Argument

An expert's point of view on a current event.

The Center Cannot Hold

The EU's newest states want its core members to bail them out. But it's the union itself that's broken.

CARL DE SOUZA/AFP/Getty Images
CARL DE SOUZA/AFP/Getty Images
CARL DE SOUZA/AFP/Getty Images

As Leo Tolstoy might put it, all of Europe's economies are feeling pretty unhappy right now, but each is unhappy in its own unique way. Nowhere have the effects of the crisis been felt more acutely than in the peripheral countries on Europe's southern, northwestern and eastern edges. As the recession worsens, these countries are looking toward Europe's traditional center in hopes of salvation, seemingly unaware that the center itself is struggling to hold, as countries such as Germany and Austria battle with their own version of the meltdown.

As a consequence, the feeling is growing that the Europe's problems are not local or national ones, but that it is the eurozone itself -- in its conception and its architecture -- that is fundamentally flawed, lacking the ability to come to the aid of individual countries in difficulty. Some analysts even worry that we might be witnessing the beginning of the end of the European experiment altogether.

The good news is that Europe can be saved. Rescuing Europe's problem economies will take much more than a simple bailout, though. It is going to require nothing less than a complete recasting of the continent's entire political and financial architecture.

As Leo Tolstoy might put it, all of Europe’s economies are feeling pretty unhappy right now, but each is unhappy in its own unique way. Nowhere have the effects of the crisis been felt more acutely than in the peripheral countries on Europe’s southern, northwestern and eastern edges. As the recession worsens, these countries are looking toward Europe’s traditional center in hopes of salvation, seemingly unaware that the center itself is struggling to hold, as countries such as Germany and Austria battle with their own version of the meltdown.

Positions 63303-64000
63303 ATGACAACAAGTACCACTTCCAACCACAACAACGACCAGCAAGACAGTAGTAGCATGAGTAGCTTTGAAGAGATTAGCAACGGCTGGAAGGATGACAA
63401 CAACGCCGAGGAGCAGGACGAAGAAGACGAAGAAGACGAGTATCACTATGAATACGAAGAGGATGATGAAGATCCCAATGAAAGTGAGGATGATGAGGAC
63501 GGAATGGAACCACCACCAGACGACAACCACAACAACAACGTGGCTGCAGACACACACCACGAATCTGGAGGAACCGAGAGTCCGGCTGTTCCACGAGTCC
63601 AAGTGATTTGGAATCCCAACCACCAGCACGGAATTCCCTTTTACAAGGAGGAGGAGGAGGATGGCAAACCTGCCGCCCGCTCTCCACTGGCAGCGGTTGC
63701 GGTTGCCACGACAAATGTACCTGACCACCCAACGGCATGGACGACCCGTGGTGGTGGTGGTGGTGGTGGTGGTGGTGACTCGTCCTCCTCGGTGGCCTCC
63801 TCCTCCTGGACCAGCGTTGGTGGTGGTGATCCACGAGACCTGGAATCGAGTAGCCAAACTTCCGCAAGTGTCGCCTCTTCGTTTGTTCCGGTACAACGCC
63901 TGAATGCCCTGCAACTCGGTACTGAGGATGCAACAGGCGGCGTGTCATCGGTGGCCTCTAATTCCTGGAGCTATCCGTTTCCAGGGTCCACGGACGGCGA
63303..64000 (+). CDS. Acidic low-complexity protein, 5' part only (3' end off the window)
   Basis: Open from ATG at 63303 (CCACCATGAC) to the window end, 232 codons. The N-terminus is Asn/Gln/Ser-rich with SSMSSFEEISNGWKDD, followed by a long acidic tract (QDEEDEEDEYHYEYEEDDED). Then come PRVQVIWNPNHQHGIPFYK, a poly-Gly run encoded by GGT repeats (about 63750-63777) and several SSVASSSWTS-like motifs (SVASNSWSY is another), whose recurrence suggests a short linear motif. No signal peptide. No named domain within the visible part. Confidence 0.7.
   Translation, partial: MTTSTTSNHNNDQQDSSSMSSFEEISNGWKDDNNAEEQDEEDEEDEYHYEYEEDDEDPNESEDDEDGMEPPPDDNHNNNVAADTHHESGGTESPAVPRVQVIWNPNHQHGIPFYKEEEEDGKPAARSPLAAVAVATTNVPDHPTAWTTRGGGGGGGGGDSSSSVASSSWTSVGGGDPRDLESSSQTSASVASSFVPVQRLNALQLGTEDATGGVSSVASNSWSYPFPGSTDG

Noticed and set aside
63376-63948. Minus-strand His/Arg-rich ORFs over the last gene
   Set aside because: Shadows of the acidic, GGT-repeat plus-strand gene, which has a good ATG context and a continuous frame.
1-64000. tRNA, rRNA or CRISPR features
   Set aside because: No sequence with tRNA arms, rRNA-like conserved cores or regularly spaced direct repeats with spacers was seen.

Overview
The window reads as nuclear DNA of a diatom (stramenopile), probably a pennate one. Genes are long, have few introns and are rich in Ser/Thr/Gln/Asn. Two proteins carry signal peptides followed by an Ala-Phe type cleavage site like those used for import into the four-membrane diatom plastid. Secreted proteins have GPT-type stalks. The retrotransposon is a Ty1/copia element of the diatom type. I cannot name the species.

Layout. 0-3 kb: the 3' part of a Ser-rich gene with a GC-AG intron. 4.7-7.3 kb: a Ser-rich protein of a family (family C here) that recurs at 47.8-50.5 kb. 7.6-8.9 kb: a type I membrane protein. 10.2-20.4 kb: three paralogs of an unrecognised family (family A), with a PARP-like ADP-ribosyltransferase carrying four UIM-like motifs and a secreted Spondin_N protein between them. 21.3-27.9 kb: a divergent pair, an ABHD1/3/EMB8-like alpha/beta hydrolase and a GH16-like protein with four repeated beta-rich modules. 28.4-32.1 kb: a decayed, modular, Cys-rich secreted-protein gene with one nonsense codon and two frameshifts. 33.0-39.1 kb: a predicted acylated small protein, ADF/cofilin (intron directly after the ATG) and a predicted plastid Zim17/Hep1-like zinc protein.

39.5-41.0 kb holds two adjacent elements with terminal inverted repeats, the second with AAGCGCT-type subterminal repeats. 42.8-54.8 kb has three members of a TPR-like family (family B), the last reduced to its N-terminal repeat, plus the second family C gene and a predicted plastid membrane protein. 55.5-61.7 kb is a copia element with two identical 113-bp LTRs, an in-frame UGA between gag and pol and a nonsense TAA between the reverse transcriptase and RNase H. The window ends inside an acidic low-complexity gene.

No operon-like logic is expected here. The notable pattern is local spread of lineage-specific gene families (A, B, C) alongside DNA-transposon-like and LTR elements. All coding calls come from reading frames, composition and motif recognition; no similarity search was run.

As a consequence, the feeling is growing that the Europe’s problems are not local or national ones, but that it is the eurozone itself — in its conception and its architecture — that is fundamentally flawed, lacking the ability to come to the aid of individual countries in difficulty. Some analysts even worry that we might be witnessing the beginning of the end of the European experiment altogether.

The good news is that Europe can be saved. Rescuing Europe’s problem economies will take much more than a simple bailout, though. It is going to require nothing less than a complete recasting of the continent’s entire political and financial architecture.